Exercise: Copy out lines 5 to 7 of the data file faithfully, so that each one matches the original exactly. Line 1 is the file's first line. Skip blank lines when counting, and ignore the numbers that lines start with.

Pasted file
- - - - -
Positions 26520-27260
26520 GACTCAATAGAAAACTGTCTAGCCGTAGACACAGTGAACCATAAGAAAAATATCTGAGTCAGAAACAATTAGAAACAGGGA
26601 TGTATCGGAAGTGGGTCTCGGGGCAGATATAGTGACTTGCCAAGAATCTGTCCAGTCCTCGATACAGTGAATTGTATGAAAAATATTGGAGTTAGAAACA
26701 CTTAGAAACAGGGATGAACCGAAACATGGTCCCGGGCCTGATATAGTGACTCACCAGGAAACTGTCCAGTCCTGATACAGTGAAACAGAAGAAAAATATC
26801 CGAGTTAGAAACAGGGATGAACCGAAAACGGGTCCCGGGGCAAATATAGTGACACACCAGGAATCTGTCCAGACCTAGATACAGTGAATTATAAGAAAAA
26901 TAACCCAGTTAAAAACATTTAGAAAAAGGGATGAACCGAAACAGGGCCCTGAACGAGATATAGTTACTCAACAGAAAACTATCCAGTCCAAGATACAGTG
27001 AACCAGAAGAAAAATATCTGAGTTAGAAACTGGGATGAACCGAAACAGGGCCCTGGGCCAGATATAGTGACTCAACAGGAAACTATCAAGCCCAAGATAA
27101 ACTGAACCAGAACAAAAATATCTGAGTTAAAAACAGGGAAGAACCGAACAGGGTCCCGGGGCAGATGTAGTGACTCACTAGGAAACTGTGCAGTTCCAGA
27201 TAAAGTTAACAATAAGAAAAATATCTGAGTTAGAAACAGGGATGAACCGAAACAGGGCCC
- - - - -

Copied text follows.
26801 CGAGTTAGAAACAGGGATGAACCGAAAACGGGTCCCGGGGCAAATATAGTGACACACCAGGAATCTGTCCAGACCTAGATACAGTGAATTATAAGAAAAA
26901 TAACCCAGTTAAAAACATTTAGAAAAAGGGATGAACCGAAACAGGGCCCTGAACGAGATATAGTTACTCAACAGAAAACTATCCAGTCCAAGATACAGTG
27001 AACCAGAAGAAAAATATCTGAGTTAGAAACTGGGATGAACCGAAACAGGGCCCTGGGCCAGATATAGTGACTCAACAGGAAACTATCAAGCCCAAGATAA